Far away, beyond the crumbling slums of the east cordon, beyond the decaying mansions of the east, was the centre of the citadel. Here, Parliament had sat for a thousand years, through kings, queens, warlords and tyrants. And now, the High Protector sat in the ancient halls, watching an official whimper at his feet.

The man was weeping, like a woman. Tears fell so fast that his chest heaved, his voice catching in a half scream as he begged for his life. The Protector looked down at him, unmoved. Mercy was the premise of weakness. This was nothing more than the final soliloquy of a deceased traitor, long condemned by the author of fate.

“I have a pureblood wife, Protector,” the man begged, his fists shaking on the floor. “Meredith. She’s young, twenty six, I married late. We’re expecting a son, in two months. I have two little girls already. Good christian girls. Don’t condemn us. They need me, protector, my wife does too. I’m an innocent man. Look at me, protector, how could I be an Other-”

“You hid papers that state your great grandmother was a Muslim,” the High Protector interrupted unfeelingly. The man whimpered, burying his head in his hands. “Your great grandmother was an Iranian Muslim. She arrived here in 1990 and practiced her faith until the glorious revolution. Do you deny this?”

“My glorious Protector, please, I have always been a good protestant, I never knew that-”

“You knew enough to hide these records in your basement,” The High Protector answered. “And to try to burn them when you were investigated.”

The man screamed. “Please don’t kill my girls, Protector. They aren’t impure. My wife didn’t know when she married me. Send us to the east cordon, I beg you. Have mercy-”

“You will all be burnt after Evensong,” The Protector announced, disinterestedly. “For treachery to our great race. I always thought you were an odd looking man, Aegred.”

He stood up, waving a hand for the condemned to be dragged away. The cruelty of the act had long since lost its impact on him. He was a great believer in the pure strategy. He alone could stop the tide of racial degradation sweeping the country.

He arrived at his office, slumping in his chair. He was not as young as he had been, and age gnawed at his back and neck. The condemned man was still screaming down below. In his youth, he would have been kind enough to have the fool shot. But he needed to make an example against race mixing. After his mistake.

He saw her image flutter in his memory. It had been a hot June day, the grass growing high over the bomb sites, the dandelions and thistles bending in the heave of the elms. She stood over the wreckage of a pram, grinning at him with brilliant white teeth. And black, black eyes.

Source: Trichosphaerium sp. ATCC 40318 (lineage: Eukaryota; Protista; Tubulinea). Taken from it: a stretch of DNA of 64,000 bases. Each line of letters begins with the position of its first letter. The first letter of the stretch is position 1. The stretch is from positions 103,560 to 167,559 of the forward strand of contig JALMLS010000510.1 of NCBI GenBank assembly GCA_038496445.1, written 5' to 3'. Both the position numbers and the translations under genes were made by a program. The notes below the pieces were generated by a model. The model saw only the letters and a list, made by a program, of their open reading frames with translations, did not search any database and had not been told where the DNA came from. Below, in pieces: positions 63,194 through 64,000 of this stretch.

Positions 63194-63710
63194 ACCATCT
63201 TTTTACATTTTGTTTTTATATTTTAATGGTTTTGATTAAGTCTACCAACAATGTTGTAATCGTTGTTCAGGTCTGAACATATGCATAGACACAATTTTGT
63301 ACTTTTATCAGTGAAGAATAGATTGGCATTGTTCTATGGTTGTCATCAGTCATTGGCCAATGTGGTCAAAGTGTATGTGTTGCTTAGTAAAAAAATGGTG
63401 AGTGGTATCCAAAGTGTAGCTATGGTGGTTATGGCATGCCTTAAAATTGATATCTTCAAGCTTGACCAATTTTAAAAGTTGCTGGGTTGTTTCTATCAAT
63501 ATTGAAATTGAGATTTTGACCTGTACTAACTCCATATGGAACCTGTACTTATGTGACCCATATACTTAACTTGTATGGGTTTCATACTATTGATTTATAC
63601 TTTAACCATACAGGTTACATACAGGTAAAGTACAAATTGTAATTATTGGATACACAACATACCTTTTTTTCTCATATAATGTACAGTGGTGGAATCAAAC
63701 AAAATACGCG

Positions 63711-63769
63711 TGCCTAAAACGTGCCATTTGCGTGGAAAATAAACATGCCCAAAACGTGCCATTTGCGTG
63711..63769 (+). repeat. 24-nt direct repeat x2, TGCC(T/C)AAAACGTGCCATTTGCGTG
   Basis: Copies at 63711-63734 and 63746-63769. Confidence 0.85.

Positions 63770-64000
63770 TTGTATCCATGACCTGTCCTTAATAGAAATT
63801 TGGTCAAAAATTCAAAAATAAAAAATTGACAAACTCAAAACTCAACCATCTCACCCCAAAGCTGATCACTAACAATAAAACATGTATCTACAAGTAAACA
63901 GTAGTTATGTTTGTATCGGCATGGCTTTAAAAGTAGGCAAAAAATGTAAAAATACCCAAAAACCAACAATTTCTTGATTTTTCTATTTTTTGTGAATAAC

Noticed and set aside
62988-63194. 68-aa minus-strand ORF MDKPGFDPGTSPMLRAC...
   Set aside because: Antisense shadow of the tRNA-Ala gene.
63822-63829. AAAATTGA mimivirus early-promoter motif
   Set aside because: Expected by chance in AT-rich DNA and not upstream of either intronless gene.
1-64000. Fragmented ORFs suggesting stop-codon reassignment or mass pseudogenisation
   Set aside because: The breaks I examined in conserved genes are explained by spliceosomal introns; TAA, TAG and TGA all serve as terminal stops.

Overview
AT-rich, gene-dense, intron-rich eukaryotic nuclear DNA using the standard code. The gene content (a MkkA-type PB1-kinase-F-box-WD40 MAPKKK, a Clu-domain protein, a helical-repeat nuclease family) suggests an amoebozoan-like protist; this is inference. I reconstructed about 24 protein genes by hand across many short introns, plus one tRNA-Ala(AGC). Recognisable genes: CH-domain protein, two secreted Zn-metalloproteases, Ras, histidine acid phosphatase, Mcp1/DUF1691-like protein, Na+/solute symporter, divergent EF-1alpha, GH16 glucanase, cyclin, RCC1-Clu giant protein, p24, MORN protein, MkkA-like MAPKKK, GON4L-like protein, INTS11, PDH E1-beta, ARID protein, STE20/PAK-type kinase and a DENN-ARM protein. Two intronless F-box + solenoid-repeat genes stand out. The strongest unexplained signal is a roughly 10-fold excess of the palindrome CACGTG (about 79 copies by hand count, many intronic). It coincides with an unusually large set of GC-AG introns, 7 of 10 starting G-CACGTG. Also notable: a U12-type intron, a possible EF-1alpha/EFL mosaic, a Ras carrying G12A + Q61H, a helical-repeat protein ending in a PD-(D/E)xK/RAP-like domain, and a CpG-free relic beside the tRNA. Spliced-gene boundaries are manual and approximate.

“Aren’t these stunning?” She had said, running her hand over a poppy.

They are weeds.”

Then why are they beautiful?”

He had taken her palm, and grazed it against a nettle. “They will harm you. So they are weeds!”

She had grinned, and his heart had ached. “Then is a rose with thorns a weed?”

He sat back in his chair, remembering the warmth of her mouth, the youthful swell of her body, the rough eroticism of her ankles entwined with his. He savoured the smallness of her waist, the musk of her skin, the heat of her arms. She was the only woman who had broken him.

The only woman to have laughed as he had overpowered her. Other women had begged, pleaded for their lives, but not her. She had stared up at him with black, hating eyes, until the light was gone. Even as he wept over her body, she looked on, eyes still mocking him.

No more. His mistake, his weakness. No one would ever know, he was not so foolish as Aefred. He had burnt any recollection of her, any document, executed any official who would be his undoing. Her body was disposed of with rock and concrete by the borderwall, far away from the capitol. And the child, her child-

There was a knock on his door. He resettled himself, and nodded to the official. The man looked worried, pale with a lack of sleep. “Protector, the south cordon are restless. Their rations have not arrived for three weeks. The men are close to rioting.”

The protector sat back, silent. “Tell them that I have ensured that they will have their rations by St Margaret’s feast day. ” The official looked confused.

“Protector, there will be no food until the summer. The camps in the north are barren until the ground thaws.”

The high protector stared at him. “Cut other cordon’s ration to cover the shortfall. And hang the rebels.”

“Yes Protector.” The official looked almost as malnourished as the south cordon. He turned to leave, terrified to stand in front of the leader for more time than necessary. “There is a rumour going around, protector, that I feel I must tell you about.”

“Oh?”

“A girl was spotted by a cordon border yesterday morning. They are saying; well sir, this is awkward — that she strongly resembles you.”

The protector sniffed. “And what of it? Many Saxons share my heritage.”

“Yes Protector, quite. But this girl, she was in the east cordon.”

The Protector felt his blood run cold.

“And they say, Protector, that she was a level 5.”

What will happen next? Find out in the next chapter.

Written by

24 year old with an awful lot to say about everything. Opinions entirely my own. Usually. madelaine@madelainehanson.co.uk